Under a rule change that became final in December 2019, the U.S. Department of Agriculture will put pork producers largely in charge of their own food safety inspections. Instead of requiring federal employees to conduct comprehensive examinations of each animal carcass, those inspections now will be handled by workers hired by the pork companies themselves.

The pork companies will be able to adjust the inspection line speeds whenever they like — potentially putting workers at higher risk of injury as they have less and less time to inspect each animal.

Make no mistake, this rule change isn’t about meeting higher food safety standards. It’s about moving product faster and cutting cost for the meat companies. About 40 percent of federal inspector jobs in hog slaughter plants will be lost as the work is outsourced to lower paid, less skilled company workers.

The new pork rule follows similar changes made to the poultry inspection process a few years ago. It’s all part of a larger assault on the hardworking federal employees who help guarantee that the food you eat is safe.

As the head of the union that represents more than 6,500 food inspectors nationwide, I happen to believe that the USDA’s only concerns should be the safety of our food and the safety of its employees. On both those counts, the agency gets a Grade F performance.

— Paula Schelling
President, American Federation of Government Employees Council 45

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Letter to the Editor: Line speeds, worker safety are real concerns https://www.storkxx.com/2020/01/letter-to-the-editor-line-speeds-worker-safety-are-real-concerns/ https://www.storkxx.com/2020/01/letter-to-the-editor-line-speeds-worker-safety-are-real-concerns/#respond Wed, 15 Jan 2020 05:00:42 +0000 https://www.storkxx.com/?p=191672 Continue Reading]]> Opinion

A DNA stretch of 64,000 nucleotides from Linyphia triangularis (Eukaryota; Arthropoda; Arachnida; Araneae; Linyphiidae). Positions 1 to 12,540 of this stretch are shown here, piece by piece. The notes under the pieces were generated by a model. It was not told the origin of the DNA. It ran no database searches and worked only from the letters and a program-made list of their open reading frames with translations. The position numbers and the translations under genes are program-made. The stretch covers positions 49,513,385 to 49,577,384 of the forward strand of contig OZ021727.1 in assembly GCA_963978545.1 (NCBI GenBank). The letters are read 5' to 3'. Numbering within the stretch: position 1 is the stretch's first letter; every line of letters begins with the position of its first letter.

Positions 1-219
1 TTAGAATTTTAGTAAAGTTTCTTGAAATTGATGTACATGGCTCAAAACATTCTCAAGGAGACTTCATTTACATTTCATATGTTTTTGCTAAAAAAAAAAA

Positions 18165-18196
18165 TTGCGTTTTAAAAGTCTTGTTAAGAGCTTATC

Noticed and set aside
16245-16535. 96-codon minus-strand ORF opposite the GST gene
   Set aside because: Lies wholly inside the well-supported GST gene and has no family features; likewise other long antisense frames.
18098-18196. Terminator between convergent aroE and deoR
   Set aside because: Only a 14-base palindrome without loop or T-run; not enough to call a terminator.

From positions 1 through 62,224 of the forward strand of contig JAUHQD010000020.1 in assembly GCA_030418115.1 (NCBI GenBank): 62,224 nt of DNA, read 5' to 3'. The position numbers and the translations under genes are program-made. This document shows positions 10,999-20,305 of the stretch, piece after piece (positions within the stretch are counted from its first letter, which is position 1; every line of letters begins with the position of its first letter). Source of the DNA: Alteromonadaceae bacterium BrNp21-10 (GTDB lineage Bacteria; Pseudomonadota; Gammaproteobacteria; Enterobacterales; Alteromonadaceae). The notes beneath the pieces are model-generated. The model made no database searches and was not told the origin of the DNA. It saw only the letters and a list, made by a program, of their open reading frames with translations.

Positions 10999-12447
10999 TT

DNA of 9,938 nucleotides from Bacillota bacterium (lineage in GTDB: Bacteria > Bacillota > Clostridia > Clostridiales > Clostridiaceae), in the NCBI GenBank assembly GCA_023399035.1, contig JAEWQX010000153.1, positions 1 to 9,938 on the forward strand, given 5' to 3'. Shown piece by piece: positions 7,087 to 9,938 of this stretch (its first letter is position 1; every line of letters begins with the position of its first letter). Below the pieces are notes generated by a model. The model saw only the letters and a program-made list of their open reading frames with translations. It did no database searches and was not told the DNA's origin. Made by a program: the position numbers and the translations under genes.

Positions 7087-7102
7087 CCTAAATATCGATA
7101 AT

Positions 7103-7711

Dear Editor,

Editor Dan Flynn’s Jan. 12 letter supporting the USDA’s new swine slaughter rule perpetuates so many falsehoods, it merits a lengthy response. Among other things, the new rule removes all line speed limits in pig slaughter plants. Despite Flynn’s claims, which were based on his visit to a veal plant in the Netherlands that operates under an entirely different regulatory regime, the evidence in the United States shows that the New Swine Inspection System (NSIS) will significantly increase the risk of injury to the people who work the lines.

Meatpacking is already one of the most dangerous industries for workers in America. Every day, tens of thousands of hog slaughter workers make the same repetitive motions, thousands upon thousands of times a day, using saws, hooks, and knives to slaughter and break down hogs into the pork steaks that we all buy and eat.

The plants are loud, wet, and slippery from fat and grease. They are hot on the slaughter side and very cold on the fabrication side. The production pressure on all workers is unrelenting — keep the lines running at all costs. The result: overall injury and illness rates twice the national average; and illness rates, which include repetitive motion injuries, among the highest of all industries in the United States.

The scientific evidence in the record for the NSIS is clear: the faster hog slaughter workers must do their tasks, the higher the risk of injury. The record contains more than three decades of studies directly tying line speeds to the industry’s staggeringly high rate of work-related injuries and illnesses. In fact, 30 years ago, the Occupational Safety and Health Administration (OSHA) published guidelines to help meatpackers reduce the high rates of repetitive motion disorders in their plants, stating that one way to decrease these disorders is by “reducing the total number of repetitions per employee by such means as decreasing production rates.” OSHA, however, does not directly regulate line speeds. And despite its 30-year-old recommendation, line speeds have not decreased and injury rates remain shockingly high.